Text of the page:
- Ensure all breakers and circuits are up to electrical code requirements and the breaker box is easily accessible. Don’t overload circuits. A breaker switching off is your warning that the circuit is not functioning safely.
As mentioned above barns are at higher risk of fire than homes due to the housing of livestock. Corrosion of copper and brass in wire can produce localized heat that may eventually result in spontaneous ignition of surrounding materials. Corrosion and rodent damage can leave wires exposed that may cause arcing/sparking when an electrical current is applied which results in a fire.
Extension cords that service tank water heaters and electric fences should be protected from damage from snow plowing equipment and heavy tractor tires.
Install steel fire doors in offices, bathrooms, tack rooms etc. Also, automatic door closers can provide a layer of protection for areas at high risk for fire such as feed rooms and barn kitchens and offices. The automatic door closer will help prevent vermin from finding their way inside these spaces and save the need for closing doors by hand when your hands are full.
Never use any open flame in a building. This may seem obvious but sadly rocket heaters stuck at the end of an aisleway, kerosene heaters in feed rooms, and the use of generators in the interior of a building are all too often utilized by farm owners—resulting in fire.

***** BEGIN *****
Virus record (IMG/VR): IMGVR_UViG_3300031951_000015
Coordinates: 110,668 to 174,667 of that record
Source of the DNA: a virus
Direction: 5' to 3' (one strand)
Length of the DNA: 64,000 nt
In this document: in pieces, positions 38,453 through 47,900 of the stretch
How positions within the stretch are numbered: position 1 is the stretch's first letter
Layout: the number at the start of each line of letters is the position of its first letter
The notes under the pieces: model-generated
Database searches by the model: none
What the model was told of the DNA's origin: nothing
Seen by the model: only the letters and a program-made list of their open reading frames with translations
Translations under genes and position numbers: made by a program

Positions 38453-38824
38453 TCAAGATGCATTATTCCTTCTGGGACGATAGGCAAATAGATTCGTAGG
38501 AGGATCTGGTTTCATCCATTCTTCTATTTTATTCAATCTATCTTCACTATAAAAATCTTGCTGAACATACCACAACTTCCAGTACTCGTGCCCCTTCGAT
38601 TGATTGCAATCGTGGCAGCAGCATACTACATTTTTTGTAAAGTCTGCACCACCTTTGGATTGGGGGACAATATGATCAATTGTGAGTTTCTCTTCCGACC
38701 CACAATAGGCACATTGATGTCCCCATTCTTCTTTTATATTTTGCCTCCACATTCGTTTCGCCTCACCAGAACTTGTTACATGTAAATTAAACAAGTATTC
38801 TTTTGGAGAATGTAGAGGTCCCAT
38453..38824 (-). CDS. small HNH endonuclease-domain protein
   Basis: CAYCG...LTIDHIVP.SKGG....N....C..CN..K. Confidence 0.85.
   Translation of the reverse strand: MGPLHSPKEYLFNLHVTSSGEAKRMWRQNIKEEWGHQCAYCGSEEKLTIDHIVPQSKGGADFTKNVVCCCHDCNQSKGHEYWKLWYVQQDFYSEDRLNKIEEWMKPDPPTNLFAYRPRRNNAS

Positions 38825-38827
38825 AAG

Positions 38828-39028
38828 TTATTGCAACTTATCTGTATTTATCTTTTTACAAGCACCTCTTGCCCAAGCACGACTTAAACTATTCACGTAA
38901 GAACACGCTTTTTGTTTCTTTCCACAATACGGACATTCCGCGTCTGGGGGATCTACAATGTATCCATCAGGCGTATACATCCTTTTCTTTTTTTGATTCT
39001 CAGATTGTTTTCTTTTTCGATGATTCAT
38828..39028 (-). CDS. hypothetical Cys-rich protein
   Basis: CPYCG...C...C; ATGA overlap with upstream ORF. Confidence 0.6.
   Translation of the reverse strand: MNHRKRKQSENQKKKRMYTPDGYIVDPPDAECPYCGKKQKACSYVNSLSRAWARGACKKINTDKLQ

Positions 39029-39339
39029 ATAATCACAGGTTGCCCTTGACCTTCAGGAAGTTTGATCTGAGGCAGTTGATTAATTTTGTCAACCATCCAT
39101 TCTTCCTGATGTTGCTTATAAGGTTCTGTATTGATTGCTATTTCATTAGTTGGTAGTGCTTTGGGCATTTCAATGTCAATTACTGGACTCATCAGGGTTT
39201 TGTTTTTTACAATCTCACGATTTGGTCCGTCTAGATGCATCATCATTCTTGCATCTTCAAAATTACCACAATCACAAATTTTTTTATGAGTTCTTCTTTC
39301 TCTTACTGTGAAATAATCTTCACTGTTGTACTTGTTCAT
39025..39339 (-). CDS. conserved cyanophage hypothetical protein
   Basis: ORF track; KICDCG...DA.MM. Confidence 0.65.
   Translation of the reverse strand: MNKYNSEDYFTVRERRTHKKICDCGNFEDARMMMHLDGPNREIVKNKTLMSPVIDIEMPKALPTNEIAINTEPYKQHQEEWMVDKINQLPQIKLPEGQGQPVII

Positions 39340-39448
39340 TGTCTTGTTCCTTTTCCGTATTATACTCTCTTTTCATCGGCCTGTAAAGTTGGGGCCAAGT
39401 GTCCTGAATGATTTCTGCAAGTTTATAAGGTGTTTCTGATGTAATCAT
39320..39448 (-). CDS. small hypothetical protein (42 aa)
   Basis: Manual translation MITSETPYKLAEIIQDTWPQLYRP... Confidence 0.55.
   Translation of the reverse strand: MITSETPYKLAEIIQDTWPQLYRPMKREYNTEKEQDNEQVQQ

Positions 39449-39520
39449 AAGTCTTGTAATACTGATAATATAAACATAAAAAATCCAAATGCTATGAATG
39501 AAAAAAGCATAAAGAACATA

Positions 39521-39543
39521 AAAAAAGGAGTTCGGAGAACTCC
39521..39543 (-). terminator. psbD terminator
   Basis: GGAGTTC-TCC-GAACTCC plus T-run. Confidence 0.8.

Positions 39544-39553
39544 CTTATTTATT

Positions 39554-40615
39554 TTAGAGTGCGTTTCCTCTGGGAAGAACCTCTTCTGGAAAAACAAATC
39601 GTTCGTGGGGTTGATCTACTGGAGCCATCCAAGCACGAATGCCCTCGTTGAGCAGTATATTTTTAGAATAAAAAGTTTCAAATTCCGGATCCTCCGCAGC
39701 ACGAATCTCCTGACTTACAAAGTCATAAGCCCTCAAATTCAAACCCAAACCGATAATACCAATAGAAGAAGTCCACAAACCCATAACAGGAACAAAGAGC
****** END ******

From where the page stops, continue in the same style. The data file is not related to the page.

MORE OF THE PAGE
Lightning is more likely to strike a taller building than a diminutive neighbor, and farm structures are often much taller than other buildings on the property. It’s a myth that metal buildings are more likely to be struck by lightning than wood buildings. It’s a good idea to seek professional advice regarding grounding rods and lightning protection for tall buildings in exposed locations. Removal of large trees that may be struck by lightning and fall on the roof of a farm building should be considered as an additional preventative measure.
While accidents happen, taking safety precautions seriously is a solution to minimize the risk of fire. Don’t forget to keep your driveway and access to the barn clear of snow and easily accessible for emergency equipment and your street address clear at the roadside to ensure your property is easy to locate.